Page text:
Whenever I hear someone tell me that we live in a “free country”, I laugh and I laugh long, loud and hard. Britain is a country in which people are spied on for being environmental activists and blacklisted if they are members of trade unions. The democratic process is corrupted by right-wing politicians who abolish county councils because they oppose government policy and they gerrymander constituency boundaries to stay in power. Those who speak out about abuses in high places are shut down or marginalized.
This is a country in which you cannot say what you like, even though you know it to be true, because some fat bastard with a fat wallet is going to threaten you with a libel/slander suit. This is a country where members of trade unions are blacklisted and denied employment opportunities because their union activity.
We may not live in what could be officially described as a police state but it’s pretty damned close. The roles that would be carried out by the official repressive apparatuses of the state are carried out, perversely enough, by private institutions like the defunct Economic League, which was succeeded by the Consulting Association. One could say that the Economic League, which was formed in the 1920s, never went away and simply changed its name. It also enjoyed close ties to the Conservative party. Indeed, Ian Kerr, a private investigator who had been hired by the league, worked for both groups. Kerr ran a illegal secret database of 3,200 workers in breach of privacy laws. Kerr died last week, Solfed reports,
His £50,000 a year salary + bonus + BUPA + Mercedes company car lifestyle, funded by the major UK construction firms including Sir Robert McAlpine, Balfour Beatty, Skanska, Carillion, Kier, BAM, AMEC and AMEY came to a halt
Building.co.uk tells us that Kerr
had been set to be a key witness on behalf of more than 80 former workers who are preparing to sue Sir Robert McAlpine in the High Court as part of a major compensation claim mounted by the Blacklist Support Group.
Sir Robert McAlpine, along with Balfour Beatty and Skanska, operated a blacklist for the 2012 Olympics.
It’s now clear that workers across Britain have been systematically and illegally forced into unemployment for trade union activity – often on publicly funded projects and in collusion with the police and security services – by some of the country’s biggest companies, using secret lists drawn up by corporate spying agencies.
Liberty has equated blacklisting with phone hacking, insisting that the “consequences for our democracy are just as grave”. Keith Ewing, professor of public law at King’s College London, calls it the “worst human rights abuse in relation to workers” in Britain in half a century.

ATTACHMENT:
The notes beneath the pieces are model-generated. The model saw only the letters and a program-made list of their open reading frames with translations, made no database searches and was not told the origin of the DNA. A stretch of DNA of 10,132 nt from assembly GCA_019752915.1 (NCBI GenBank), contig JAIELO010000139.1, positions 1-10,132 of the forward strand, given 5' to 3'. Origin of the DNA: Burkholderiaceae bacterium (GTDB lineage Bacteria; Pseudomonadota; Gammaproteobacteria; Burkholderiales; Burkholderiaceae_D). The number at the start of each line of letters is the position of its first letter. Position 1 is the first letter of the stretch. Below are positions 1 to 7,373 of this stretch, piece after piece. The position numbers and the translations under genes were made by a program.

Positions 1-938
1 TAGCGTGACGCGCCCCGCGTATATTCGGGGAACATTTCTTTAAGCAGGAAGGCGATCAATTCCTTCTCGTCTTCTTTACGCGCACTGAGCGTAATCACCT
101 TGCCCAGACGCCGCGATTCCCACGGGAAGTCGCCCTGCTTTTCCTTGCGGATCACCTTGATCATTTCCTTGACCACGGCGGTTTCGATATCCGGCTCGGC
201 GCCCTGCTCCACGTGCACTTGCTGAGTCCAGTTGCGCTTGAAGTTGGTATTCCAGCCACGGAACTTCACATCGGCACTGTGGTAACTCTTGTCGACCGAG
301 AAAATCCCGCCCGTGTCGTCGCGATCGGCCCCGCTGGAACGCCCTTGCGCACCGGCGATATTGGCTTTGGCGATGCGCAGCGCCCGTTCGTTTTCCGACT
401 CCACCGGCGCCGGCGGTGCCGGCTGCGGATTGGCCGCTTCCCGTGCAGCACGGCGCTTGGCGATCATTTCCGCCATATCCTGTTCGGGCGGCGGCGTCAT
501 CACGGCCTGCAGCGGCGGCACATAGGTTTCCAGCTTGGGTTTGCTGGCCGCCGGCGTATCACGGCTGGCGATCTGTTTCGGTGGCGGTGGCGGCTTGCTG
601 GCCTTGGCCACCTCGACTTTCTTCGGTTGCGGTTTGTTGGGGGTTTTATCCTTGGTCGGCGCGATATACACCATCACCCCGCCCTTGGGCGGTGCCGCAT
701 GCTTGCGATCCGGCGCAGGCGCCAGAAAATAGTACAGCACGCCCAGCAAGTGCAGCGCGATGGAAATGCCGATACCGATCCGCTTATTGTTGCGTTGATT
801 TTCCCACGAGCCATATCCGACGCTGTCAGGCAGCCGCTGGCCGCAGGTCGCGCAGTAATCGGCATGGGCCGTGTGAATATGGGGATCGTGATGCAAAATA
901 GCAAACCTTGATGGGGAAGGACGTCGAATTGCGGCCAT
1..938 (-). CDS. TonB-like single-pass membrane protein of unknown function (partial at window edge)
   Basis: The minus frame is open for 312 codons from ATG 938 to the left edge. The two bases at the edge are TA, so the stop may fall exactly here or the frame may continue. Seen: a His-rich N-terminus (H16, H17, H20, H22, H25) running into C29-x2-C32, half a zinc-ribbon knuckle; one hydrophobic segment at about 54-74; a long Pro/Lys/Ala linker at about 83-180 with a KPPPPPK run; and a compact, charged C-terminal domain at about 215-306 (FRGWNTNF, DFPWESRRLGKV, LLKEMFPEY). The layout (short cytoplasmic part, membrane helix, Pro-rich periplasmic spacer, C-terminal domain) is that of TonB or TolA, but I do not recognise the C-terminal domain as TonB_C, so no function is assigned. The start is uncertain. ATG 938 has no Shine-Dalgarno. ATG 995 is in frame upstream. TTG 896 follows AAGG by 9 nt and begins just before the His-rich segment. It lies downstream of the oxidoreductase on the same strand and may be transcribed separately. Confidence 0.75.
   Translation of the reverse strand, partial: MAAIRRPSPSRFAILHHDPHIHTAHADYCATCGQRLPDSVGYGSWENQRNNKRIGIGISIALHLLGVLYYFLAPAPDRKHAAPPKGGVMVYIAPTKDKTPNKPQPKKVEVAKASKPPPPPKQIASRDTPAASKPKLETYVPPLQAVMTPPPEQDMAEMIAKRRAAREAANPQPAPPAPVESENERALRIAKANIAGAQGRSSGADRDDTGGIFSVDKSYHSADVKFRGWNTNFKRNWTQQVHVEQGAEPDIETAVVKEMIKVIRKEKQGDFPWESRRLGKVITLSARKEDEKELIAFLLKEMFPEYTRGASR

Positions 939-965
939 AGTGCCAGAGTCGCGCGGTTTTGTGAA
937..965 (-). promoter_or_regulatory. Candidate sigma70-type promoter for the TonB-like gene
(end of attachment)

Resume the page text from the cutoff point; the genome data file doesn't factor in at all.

But would there be an inquiry? Not on Lord Snooty’s watch.
But whereas David Cameron ordered a public inquiry into hacking, he rejected any investigation of blacklisting out of hand. And while a mainly anti-union media has largely ignored the scandal, all the signs are that it’s continuing right now, in flagship public projects such as the £15bn Crossrail network across the south-east.
We shouldn’t fool ourselves into thinking that blacklisting is a recent phenomenon because it’s been taking place for the better part of 90 years. Indeed we can go back to 19th century classical liberal Britain, where early trade unionists were rounded up on trumped up charges and transported to Australia.
The role of the so-called radical Right should not be underestimated. The forerunner of The Freedom Association also had a close relationship with the league.
In the early 1970s there was an expansion and consolidation of the Radical Right. Amongst its new members was the Freedom Association, which had grown out of the “Private Army” movement associated with the conspiracies of the early seventies. Originally it seems to have been a demobilised version of Major General Walter Walker’s army – “Unison”. NAFF’s subsequent activities have been well documented; it specialises in maverick private prosecutions, and encouraging and funding legal actions.
The “maverick private prosecutions” included taking Greenpeace and the Labour Party to court in an attempt to eliminate them.
For the chinless right libertarians, this equates to “freedom”. It’s the freedom to make a profit at great human cost. It’s the freedom to to restrict the freedom of others to work or to seek work.
Hughes, M (1994), Spies at Work.
Available at: http://www.1in12.com/publications/library/spies/spies.htm. Accessed 15/12/12